Perkin could not have anticipated that his experiment would eventually lead to not only to a hugh synthetic dye industry, but also to the development of antibiotics and pharmaceuticals. "Napoleon's Buttons" takes a look at Marker, Nobel, Chardonnet, Carothers, Lister, Baekeland, Goodyear, Hoffmann, Leblanc, the Solvay brothers, Harrison, Midgley, and others who have stories about their discoveries in the chemical industry making for some very interesting anecdotal stories.
"Napoleon's Buttons" has 17 chapters, making for some interesting reading, especially if you have a science background, you'll find this book enlightening, if for nothing else but the history of chemistry or better yet the chemistry in world history. This is an easy book to read and it has plenty of basic chemical structures that the authors use to explaine their points. Kind of like Organic Chemistry 101 but much simpler and well illustrated. "Napoleon's Buttons" shows us how unsuspected molecules have changed our world, for better or worse and how this affect hisory as we know it.
"Napoleon's Buttons" is a delightful read and is wonderfully readable book interwoven with events of history and how they have changed the course of human history to tranform society. This is a book that makes learning basic chemistry fascinating.
I gave this book a solid five stars for the reasons stated above and you'll enjoy reading about the way human society both paid the price and reeped the benefits. You'll find this book easy to rad and the authors do explain things enough so evan the layperson can follow along and get the jest of the story. I would recommend reading this book if you are taking any chemistry course.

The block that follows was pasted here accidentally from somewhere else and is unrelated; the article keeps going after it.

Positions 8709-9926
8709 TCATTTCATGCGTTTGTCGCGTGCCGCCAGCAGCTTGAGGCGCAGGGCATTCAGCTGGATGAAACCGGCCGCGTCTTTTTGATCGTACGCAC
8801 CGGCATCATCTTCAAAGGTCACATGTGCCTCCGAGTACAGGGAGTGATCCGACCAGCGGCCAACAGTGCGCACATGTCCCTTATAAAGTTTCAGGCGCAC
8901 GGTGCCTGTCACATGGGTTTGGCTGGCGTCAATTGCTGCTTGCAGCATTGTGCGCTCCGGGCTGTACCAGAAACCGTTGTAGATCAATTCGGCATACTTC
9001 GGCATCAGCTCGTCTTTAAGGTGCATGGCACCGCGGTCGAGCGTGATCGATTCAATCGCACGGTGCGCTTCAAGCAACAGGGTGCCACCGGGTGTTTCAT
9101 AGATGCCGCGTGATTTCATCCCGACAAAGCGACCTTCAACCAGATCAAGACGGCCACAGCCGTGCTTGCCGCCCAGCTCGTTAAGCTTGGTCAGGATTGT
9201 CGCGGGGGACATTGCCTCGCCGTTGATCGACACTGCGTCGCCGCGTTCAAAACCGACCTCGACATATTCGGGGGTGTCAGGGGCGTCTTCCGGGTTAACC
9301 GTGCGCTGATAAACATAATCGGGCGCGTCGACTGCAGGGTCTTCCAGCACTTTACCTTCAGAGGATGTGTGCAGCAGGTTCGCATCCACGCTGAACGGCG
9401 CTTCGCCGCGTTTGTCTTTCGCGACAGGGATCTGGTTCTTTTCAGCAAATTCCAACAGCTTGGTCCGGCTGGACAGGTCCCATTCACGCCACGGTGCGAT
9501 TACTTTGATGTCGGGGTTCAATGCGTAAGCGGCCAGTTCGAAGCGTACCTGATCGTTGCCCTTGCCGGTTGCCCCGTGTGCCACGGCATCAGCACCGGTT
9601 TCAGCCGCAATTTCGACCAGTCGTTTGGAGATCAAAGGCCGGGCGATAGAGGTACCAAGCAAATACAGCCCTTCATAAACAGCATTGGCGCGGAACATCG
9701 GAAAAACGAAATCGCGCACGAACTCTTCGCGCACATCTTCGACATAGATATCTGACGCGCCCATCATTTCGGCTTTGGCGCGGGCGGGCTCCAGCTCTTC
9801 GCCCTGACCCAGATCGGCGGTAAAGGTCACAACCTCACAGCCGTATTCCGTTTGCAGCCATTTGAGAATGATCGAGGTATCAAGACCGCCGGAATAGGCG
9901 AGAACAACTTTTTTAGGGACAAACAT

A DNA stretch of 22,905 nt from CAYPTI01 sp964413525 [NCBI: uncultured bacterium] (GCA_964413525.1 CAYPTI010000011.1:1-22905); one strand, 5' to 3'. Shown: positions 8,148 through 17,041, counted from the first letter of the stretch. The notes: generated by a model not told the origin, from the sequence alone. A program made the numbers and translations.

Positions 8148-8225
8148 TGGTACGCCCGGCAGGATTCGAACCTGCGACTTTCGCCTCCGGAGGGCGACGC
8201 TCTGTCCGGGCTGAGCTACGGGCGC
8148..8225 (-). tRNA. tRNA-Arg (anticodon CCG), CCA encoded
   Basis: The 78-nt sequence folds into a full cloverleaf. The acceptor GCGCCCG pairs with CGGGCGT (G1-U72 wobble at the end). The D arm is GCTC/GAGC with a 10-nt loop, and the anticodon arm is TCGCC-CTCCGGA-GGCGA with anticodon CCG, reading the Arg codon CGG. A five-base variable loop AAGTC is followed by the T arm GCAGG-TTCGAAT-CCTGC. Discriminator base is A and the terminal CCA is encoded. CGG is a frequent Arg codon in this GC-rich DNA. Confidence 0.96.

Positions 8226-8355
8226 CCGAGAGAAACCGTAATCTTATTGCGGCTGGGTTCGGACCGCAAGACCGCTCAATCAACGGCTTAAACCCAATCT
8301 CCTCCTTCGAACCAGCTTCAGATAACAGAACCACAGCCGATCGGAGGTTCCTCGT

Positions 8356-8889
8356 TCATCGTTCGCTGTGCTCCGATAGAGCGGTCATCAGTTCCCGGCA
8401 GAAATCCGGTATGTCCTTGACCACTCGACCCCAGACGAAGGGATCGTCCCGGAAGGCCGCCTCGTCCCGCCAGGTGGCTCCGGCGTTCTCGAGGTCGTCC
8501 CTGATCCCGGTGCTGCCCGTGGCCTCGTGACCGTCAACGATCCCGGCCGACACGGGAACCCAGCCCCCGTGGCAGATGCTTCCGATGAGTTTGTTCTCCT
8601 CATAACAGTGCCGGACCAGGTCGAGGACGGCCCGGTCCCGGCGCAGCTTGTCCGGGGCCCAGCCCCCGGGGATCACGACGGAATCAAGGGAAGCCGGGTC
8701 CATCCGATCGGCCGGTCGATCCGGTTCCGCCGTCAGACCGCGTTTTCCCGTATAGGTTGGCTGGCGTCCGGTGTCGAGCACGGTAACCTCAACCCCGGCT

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7 of 7 people found the following review helpful
5.0 out of 5 stars Practical Real-World Chemistry, January 17, 2006
This review is from: Napoleon's Buttons: How 17 Molecules Changed History (Paperback)
What a fabulous book! This book does a great job of showing how something as mundane(to many people) as chemical formulae can determine the outcome of civilizations. High marks for making chemistry relevant and interesting. At times, some connections seem a bit too speculative for my scientific taste, but overall a fine book. I have read it twice now. If you like this book, you'll probably like "Uncle Tungsten" by Oliver Sacks
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6 of 6 people found the following review helpful
5.0 out of 5 stars Great Read!, November 19, 2003
By 
RI Reader "RI Reader" (N. Kingstown, RI United States) - See all my reviews
This book was a great read. As an physical organic chemist by training, the formulae were no difficulty, but I don't know how "civilians" would react. It is right up there with _Uncle Tungsten_ as far as books that I would recommend for chemically related cultural literacy. The stories are well told. The information is well organized, with helpful references to previous chapters. The emphasis on the social impacts of these compounds makes the book especially interesting to me (since my familiarity with the compounds is more from the technical side). If I were to find a slight deficiency in this book, it would be in the section on dyes, which does not mention food colorings (of which most that have been approved are no longer permitted).
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6 of 6 people found the following review helpful
5.0 out of 5 stars Excellent read for anyone!, June 1, 2006
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This review is from: Napoleon's Buttons: How 17 Molecules Changed History (Paperback)
What a great book! If you've ever been curious about how people came to discover, develop, and use some of the things we take for granted in our everyday lives, this book is fascinating! If you teach science, it is a must read - so many hooks to get students interested in science while seeing the chemistry connections! If you don't teach, you will still like it, and the authors wrote it on a level every adult can comprehend.
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Napoleon's Buttons: How 17 Molecules Changed History
Napoleon's Buttons: How 17 Molecules Changed History by Penny Le Couteur (Paperback - May 24, 2004)